This method involves excising and anastomosing the inner and outer prolapsed intestine simultaneously [53-61]. This has been a popular procedure with several devices including a stapler and appliances [54-61], after it was initially reported by Maeda et al. [53]. Venous or lumbar anesthesia is usually used. This procedure can be used for cases requiring defunctioning of the distal intestine in a transient loop stoma, as the continuity of the intestine can be maintained after excision of the prolapsed stoma. Excision with anastomosis can also be used for end stoma prolapse. The advantages of this procedure include no risk of bleeding, unlike the modified Altemeier procedure, shortened operative time, and the lowest rate of recurrence (0% to 3.8%) (Table 1) [6, 54]. A disadvantage is the cost of staplers.

Conventional method

The procedure is performed in combination with fixation of the intestine and the stoma around the stoma orifice, as described previously [26].

Method to fix the stoma to the abdominal wall

Fascia fixation is a procedure to diminish the space between the stoma and the abdominal wall by fixing the stoma to the fascia, similar to the conventional method. The recurrence rate is not low at 50.0% (2 of 4 cases), though the number of cases is limited. Therefore, this method is not considered sufficient to repair a stoma prolapse.

Methods to narrow the stoma outlet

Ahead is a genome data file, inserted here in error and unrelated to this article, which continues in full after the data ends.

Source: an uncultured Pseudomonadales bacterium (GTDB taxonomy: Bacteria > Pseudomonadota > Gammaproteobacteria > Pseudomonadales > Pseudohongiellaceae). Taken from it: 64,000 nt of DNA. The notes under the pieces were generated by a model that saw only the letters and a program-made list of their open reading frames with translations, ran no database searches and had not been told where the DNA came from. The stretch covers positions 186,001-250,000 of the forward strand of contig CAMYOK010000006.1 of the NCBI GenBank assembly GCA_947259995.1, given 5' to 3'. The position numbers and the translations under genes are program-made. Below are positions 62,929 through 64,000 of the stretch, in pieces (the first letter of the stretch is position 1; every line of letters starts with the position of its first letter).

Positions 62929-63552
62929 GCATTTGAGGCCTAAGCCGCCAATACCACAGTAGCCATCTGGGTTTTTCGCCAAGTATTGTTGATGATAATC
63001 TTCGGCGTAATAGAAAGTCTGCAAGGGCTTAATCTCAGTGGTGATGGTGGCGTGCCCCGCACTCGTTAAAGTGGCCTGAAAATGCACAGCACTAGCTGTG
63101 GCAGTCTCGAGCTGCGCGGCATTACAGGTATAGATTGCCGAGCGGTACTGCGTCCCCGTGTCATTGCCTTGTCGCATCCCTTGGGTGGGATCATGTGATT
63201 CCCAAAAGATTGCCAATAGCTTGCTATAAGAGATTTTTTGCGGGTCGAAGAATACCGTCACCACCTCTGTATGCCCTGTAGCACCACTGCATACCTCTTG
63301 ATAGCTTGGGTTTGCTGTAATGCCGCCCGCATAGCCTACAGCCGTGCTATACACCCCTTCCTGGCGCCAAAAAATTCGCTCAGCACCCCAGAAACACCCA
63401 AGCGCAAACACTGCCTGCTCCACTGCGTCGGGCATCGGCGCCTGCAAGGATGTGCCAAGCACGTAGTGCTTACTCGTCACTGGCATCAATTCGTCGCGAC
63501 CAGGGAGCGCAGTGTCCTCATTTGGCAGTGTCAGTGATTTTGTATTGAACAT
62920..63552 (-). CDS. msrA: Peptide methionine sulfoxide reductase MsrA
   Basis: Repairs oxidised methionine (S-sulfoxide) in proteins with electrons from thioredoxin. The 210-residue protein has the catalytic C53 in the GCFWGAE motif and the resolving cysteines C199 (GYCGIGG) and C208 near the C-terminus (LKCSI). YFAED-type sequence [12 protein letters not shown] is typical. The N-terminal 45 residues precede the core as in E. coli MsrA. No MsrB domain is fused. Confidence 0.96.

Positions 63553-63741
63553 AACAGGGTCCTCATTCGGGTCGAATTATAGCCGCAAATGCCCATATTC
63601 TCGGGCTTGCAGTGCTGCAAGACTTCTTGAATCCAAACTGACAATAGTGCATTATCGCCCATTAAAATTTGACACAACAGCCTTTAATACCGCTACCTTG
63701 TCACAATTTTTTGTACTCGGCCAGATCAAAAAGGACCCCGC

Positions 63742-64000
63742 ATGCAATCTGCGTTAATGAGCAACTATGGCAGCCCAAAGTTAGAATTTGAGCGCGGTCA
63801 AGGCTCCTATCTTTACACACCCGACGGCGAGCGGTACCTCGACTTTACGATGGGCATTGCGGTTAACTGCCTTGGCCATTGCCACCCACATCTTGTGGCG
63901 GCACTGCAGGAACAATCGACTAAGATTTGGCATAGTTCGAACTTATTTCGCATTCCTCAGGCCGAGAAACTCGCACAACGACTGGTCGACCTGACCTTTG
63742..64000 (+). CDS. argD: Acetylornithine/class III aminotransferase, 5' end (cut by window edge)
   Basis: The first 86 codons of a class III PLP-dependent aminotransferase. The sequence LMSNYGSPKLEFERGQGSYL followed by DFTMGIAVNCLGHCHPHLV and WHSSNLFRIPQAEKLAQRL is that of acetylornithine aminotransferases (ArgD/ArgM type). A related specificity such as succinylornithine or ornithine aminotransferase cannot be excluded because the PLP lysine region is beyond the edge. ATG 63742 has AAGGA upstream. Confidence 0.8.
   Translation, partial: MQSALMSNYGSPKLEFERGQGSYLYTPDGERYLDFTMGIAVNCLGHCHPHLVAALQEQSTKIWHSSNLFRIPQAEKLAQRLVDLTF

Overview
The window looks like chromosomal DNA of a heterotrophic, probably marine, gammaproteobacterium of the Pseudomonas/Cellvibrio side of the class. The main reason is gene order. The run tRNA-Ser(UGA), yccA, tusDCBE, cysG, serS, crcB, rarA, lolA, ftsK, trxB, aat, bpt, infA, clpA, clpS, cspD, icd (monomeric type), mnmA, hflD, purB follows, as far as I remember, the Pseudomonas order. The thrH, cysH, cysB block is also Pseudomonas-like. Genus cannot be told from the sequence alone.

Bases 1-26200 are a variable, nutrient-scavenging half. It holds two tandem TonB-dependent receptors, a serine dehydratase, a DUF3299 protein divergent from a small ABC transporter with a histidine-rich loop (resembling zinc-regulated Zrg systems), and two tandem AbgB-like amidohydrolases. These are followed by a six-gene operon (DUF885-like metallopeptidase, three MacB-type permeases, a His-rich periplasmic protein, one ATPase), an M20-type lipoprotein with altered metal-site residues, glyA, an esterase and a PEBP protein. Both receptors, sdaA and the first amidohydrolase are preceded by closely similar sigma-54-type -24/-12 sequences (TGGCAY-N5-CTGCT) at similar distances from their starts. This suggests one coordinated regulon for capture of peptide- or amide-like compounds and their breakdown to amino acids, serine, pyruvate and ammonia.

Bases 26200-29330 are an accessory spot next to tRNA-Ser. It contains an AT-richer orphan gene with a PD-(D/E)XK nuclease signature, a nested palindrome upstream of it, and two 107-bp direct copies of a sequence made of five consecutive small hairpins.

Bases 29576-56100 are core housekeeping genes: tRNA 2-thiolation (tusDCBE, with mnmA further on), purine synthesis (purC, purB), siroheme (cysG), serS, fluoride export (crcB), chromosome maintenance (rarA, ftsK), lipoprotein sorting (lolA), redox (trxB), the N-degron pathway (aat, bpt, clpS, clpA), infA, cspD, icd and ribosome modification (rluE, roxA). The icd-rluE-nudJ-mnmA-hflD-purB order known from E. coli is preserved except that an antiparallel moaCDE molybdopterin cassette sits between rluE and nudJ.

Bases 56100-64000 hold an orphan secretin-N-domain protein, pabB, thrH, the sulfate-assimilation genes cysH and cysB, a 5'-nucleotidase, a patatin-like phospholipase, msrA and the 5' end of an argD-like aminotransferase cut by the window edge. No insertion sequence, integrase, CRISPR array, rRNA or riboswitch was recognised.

1) Mesh strip technique

This procedure, a new day surgery reported in 2020, narrows the stoma outlet by putting polypropylene mesh around the stoma at the abdominal wall level under local anesthesia. Sobrado et al. [62] reported no recurrence in 10 cases undergoing this procedure during a median follow-up period of 25 months (Table 1). Exclusion criteria for this procedure include an American Society of Anesthesiologists physical status grade of II or more, defects in the main abdominal wall impacting this procedure, infections around the stoma, and stoma prolapse over 20 cm.

2) Purse-string suture technique

This procedure is performed to narrow the stoma orifice through a purse-string suture into the mucosa and the muscle layer with a 2-0 polypropylene string with a needle at the top of the stoma, after reduction of stoma prolapse [63, 64]. This procedure can be done without anesthesia. This is a modification of the Thiersch procedure for rectal prolapse. It was developed based on the theory of blocking the prolapse of the intestine, and it is usually performed for stoma prolapse that can be reduced manually [64]. Tanimura et al. [64] reported recurrence in 3 of 13 patients (23.1%) undergoing this procedure. They performed multiple procedures in several cases, and the total recurrence rate over time was 56.5% (13 of 23 times) (Table 1). In 1 case, a purse-string suture was taken out due to stoma incarceration after long-term follow-up [64]. This technique is advantageous in repairing prolapse without anesthesia for reducible stoma prolapse.